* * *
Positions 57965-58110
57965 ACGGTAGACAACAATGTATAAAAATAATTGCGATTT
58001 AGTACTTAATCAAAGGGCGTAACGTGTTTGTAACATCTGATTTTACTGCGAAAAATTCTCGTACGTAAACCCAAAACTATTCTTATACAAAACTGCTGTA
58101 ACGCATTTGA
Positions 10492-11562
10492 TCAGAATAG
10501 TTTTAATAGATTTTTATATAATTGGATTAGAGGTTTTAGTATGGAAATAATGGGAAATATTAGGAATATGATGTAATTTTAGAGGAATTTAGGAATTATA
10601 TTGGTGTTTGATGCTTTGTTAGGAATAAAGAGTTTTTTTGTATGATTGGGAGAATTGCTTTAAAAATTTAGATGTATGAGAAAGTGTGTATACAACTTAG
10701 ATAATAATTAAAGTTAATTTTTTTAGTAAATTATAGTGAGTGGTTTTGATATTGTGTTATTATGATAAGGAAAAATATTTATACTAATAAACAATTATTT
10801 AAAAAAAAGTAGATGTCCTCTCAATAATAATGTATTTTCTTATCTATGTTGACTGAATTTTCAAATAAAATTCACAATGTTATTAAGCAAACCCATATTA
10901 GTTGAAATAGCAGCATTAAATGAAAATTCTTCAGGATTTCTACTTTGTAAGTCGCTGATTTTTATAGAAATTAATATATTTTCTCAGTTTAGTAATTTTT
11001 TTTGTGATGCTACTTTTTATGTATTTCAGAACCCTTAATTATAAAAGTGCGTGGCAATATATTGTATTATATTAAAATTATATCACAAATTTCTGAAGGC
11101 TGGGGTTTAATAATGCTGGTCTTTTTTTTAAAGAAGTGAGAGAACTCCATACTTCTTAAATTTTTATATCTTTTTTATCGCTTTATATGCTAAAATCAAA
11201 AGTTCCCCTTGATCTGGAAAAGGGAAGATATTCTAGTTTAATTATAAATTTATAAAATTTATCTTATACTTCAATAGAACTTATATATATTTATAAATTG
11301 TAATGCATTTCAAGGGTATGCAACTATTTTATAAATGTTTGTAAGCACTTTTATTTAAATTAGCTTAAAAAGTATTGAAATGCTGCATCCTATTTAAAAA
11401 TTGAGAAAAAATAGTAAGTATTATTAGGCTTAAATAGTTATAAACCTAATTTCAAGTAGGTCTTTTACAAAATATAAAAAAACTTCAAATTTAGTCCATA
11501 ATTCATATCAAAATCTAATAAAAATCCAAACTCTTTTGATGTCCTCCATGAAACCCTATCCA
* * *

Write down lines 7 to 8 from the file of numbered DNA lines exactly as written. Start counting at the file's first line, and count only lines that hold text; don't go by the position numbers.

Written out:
10501 TTTTAATAGATTTTTATATAATTGGATTAGAGGTTTTAGTATGGAAATAATGGGAAATATTAGGAATATGATGTAATTTTAGAGGAATTTAGGAATTATA
10601 TTGGTGTTTGATGCTTTGTTAGGAATAAAGAGTTTTTTTGTATGATTGGGAGAATTGCTTTAAAAATTTAGATGTATGAGAAAGTGTGTATACAACTTAG